The Annotated Alice: The Definitive Edition and over one million other books are available for Amazon Kindle. Learn more
Qty:1
  • List Price: $35.00
  • Save: $14.70 (42%)
FREE Shipping on orders over $35.
In Stock.
Ships from and sold by Amazon.com.
Gift-wrap available.
The Annotated Alice: The ... has been added to your Cart
Add to Cart
FREE Shipping on orders over $35.
Used: Acceptable | Details
Sold by apex_media
Condition: Used: Acceptable
Comment: Ships direct from Amazon! Qualifies for Prime Shipping and FREE standard shipping for orders over $25. Overnight and 2 day shipping available!
Add to Cart
Trade in your item
Get a $2.00
Gift Card.
Have one to sell? Sell on Amazon
Flip to back Flip to front
Listen Playing... Paused   You're listening to a sample of the Audible audio edition.
Learn more
See all 10 images

The Annotated Alice: The Definitive Edition Hardcover – November 17, 1999


See all 10 formats and editions Hide other formats and editions
Amazon Price New from Used from
Kindle
"Please retry"
Hardcover
"Please retry"
$20.30
$19.49 $8.41

Frequently Bought Together

The Annotated Alice: The Definitive Edition + Alice's Adventures in Wonderland & Through the Looking-Glass (Bantam Classics)
Price for both: $23.02

Buy the selected items together

NO_CONTENT_IN_FEATURE

Hero Quick Promo
Browse in Books with Buzz and explore more details on selected titles, including the current pick, "The Good Girl" by Mary Kubica.

Product Details

  • Series: The Annotated Books
  • Hardcover: 352 pages
  • Publisher: W. W. Norton & Company; Upd Sub edition (November 17, 1999)
  • Language: English
  • ISBN-10: 0393048470
  • ISBN-13: 978-0393048476
  • Product Dimensions: 10.1 x 8.8 x 1.2 inches
  • Shipping Weight: 2.4 pounds (View shipping rates and policies)
  • Average Customer Review: 4.8 out of 5 stars  See all reviews (126 customer reviews)
  • Amazon Best Sellers Rank: #11,951 in Books (See Top 100 in Books)

Editorial Reviews

Amazon.com Review

"What is the use of a book," thought Alice, "without pictures or conversations!"

Readers who share Alice's taste in books will be more than satisfied with The Annotated Alice, a volume that includes not only pictures and conversations, but a thorough gloss on the text as well. There may be some, like G.K. Chesterton, who abhor the notion of putting Lewis Carroll's masterpiece under a microscope and analyzing it within an inch of its whimsical life. But as Martin Gardner points out in his introduction, so much of Alice in Wonderland and Through the Looking Glass is composed of private jokes and details of Victorian manners and mores that modern audiences are not likely to catch. Yes, Alice can be enjoyed on its own merits, but The Annotated Alice appeals to the nosy parker in all of us. Thus we learn, for example, that the source of the mouse's tale may have been Alfred Lord Tennyson who "once told Carroll that he had dreamed a lengthy poem about fairies, which began with very long lines, then the lines got shorter and shorter until the poem ended with fifty or sixty lines of two syllables each." And that, contrary to popular belief, the Mad Hatter character was not a parody of then Prime Minister Gladstone, but rather was based on an Oxford furniture dealer named Theophilus Carter.

Gardner's annotations run the gamut from the factual and historical to the speculative and are, in their own way, quite as fascinating as the text they refer to. Occasionally, he even comments on himself, as when he quotes a fellow annotator of Alice, James Kincaid: "The historical context does not call for a gloss but the passage provides an opportunity to point out the ambivalence that may attend the central figure and her desire to grow up." And then follows with a charming riposte: "I thank Mr. Kincaid for supporting my own rambling." There's a lot of information in the margins (indeed, the page is pretty evenly divided between Carroll's text and Gardner's), but the ramblings turn out to be well worth the time. So hand over your old copy of Lewis Carroll's classic to the kids--this Alice in Wonderland is intended entirely for adults. --Alix Wilber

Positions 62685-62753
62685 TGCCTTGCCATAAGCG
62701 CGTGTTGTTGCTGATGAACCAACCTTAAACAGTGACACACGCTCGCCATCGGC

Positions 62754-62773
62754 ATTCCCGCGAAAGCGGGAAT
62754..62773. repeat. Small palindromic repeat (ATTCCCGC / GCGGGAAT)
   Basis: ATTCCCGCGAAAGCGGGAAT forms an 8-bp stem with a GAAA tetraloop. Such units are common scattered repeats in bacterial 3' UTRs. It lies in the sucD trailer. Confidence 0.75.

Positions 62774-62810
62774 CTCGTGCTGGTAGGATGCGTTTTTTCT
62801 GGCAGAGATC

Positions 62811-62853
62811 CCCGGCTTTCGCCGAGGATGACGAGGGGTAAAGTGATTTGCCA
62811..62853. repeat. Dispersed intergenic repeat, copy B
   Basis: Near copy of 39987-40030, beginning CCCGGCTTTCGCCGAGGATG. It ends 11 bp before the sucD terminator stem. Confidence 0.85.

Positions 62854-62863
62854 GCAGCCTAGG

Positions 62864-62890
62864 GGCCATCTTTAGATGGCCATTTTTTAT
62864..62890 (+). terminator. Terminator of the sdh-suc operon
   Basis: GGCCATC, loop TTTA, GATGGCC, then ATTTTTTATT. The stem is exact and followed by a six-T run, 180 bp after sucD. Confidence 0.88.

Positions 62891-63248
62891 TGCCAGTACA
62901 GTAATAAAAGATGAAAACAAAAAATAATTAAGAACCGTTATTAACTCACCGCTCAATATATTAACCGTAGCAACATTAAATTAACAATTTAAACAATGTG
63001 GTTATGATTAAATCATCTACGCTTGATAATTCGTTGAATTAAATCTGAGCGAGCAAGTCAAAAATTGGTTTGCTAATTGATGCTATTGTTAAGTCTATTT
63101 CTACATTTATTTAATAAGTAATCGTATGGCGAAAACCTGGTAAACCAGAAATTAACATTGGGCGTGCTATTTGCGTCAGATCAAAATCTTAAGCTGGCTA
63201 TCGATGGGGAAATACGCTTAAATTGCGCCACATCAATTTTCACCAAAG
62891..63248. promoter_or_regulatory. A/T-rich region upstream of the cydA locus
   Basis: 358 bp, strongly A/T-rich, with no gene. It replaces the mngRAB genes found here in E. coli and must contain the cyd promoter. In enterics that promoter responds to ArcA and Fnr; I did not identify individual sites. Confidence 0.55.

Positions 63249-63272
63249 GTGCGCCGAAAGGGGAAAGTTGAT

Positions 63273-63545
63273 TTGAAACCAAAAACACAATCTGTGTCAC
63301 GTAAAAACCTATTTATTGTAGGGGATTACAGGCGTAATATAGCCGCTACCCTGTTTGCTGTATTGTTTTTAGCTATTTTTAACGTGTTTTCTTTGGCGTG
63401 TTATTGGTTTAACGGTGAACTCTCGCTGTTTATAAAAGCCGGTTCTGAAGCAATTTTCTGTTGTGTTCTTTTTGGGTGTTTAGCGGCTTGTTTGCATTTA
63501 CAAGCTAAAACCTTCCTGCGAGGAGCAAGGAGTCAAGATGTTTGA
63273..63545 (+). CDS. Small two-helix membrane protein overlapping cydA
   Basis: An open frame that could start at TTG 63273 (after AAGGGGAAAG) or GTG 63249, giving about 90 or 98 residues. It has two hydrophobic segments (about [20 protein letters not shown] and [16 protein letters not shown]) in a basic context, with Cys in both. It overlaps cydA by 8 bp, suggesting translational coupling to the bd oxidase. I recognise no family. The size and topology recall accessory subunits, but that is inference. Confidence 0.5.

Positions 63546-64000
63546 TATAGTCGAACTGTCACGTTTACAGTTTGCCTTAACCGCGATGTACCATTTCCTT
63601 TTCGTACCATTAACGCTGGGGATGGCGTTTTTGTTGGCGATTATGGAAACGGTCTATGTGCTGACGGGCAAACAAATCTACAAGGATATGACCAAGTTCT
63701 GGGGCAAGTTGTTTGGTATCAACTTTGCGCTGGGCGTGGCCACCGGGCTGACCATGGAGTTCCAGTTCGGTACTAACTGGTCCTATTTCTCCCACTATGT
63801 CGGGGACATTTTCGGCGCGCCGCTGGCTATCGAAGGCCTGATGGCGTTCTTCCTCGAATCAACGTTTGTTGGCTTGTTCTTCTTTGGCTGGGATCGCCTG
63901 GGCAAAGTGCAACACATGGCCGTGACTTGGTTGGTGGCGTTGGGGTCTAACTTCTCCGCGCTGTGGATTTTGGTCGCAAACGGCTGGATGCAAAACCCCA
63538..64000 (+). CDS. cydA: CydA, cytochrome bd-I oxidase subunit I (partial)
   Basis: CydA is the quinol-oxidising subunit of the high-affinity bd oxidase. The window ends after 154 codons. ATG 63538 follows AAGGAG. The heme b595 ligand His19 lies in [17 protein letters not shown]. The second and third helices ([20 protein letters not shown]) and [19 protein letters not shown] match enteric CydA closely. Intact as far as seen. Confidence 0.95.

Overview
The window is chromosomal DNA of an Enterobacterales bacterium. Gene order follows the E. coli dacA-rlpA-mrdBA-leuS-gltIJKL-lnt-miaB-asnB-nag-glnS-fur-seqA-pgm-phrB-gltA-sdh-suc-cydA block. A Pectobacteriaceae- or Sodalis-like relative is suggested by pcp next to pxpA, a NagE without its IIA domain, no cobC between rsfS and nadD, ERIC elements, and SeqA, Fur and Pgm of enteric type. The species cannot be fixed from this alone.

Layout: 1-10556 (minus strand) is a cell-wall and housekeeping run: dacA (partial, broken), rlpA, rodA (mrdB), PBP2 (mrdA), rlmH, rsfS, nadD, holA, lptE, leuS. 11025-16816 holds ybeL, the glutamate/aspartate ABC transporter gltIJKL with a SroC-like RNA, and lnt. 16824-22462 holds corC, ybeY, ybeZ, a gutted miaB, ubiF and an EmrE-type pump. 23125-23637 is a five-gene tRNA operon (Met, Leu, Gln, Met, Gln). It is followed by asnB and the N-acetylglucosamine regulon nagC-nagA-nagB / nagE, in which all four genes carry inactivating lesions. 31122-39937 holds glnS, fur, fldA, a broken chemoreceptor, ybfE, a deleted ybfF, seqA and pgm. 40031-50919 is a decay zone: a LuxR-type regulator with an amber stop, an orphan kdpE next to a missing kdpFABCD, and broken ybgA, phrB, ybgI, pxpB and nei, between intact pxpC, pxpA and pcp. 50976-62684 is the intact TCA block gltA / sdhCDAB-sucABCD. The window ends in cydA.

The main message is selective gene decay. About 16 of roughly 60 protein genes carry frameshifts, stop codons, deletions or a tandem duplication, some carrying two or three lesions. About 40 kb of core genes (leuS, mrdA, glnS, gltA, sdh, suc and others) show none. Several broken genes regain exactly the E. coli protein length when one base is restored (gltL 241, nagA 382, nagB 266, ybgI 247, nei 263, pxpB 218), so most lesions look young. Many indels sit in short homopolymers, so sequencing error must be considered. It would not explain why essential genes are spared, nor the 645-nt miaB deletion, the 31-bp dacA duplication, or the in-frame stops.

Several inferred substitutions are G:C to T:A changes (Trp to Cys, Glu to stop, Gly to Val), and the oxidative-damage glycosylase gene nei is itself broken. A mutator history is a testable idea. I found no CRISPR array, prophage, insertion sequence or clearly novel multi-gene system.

From Library Journal

Clarkson Potter published The Annotated Alice in 1960, and Gardner published the sequel More Annotated Alice in 1990. Here, Gardner combines and expands both to produce The Definitive Edition. This presents the full texts of Alice's Adventures in Wonderland, Through the Looking-Glass, and "The Wasp in a Wig," a "suppressed" chapter of Looking-Glass. Each of these texts is accompanied by a lengthy marginal commentary that identifies historical and literary references and allusions, explains Carroll's logical and mathematical puzzles, and interprets colloquialisms and idiomatic expressions. Gardner's commentary is sufficiently detailed to be informative without burdening Alice with excessive pedantic baggage. The Definitive Edition also includes Tenniel's original illustrations and an exhaustive annotated list by David Shaefer of Alice on the screen. This is a happy contribution to those who appreciate Lewis Carroll.
-Thomas L. Cooksey, Armstrong State Coll., Savannah, GA
Copyright 1999 Reed Business Information, Inc.

More About the Authors

Discover books, learn about writers, read author blogs, and more.

Customer Reviews

4.8 out of 5 stars
5 star
111
4 star
9
3 star
5
2 star
1
1 star
0
See all 126 customer reviews
Also the annotated parts of the book add a great indepth look into the book Alice in Wonderland by Lewis Carroll.
Nef1
After reading through this book I found the answers to all my original questions as well as many that I never considered asking.
Ian
This book provides background and explanations all throughout to explain many different poems, sections and references.
Chelsea Liddle

Most Helpful Customer Reviews

273 of 279 people found the following review helpful By "limespider" on February 22, 2001
Format: Hardcover
I finally, and seemingly permanently, misplaced the 40 year old copy of 'The Annotated Alice' (which I had pilfered from my mother's bookshelf) for the last time. I can't go more than a month or two without it so I rushed to buy a new copy...just weeks before the more beautifully bound 'Definitive Edition' was published. No matter, now I have two (perhaps even three if the original turns up).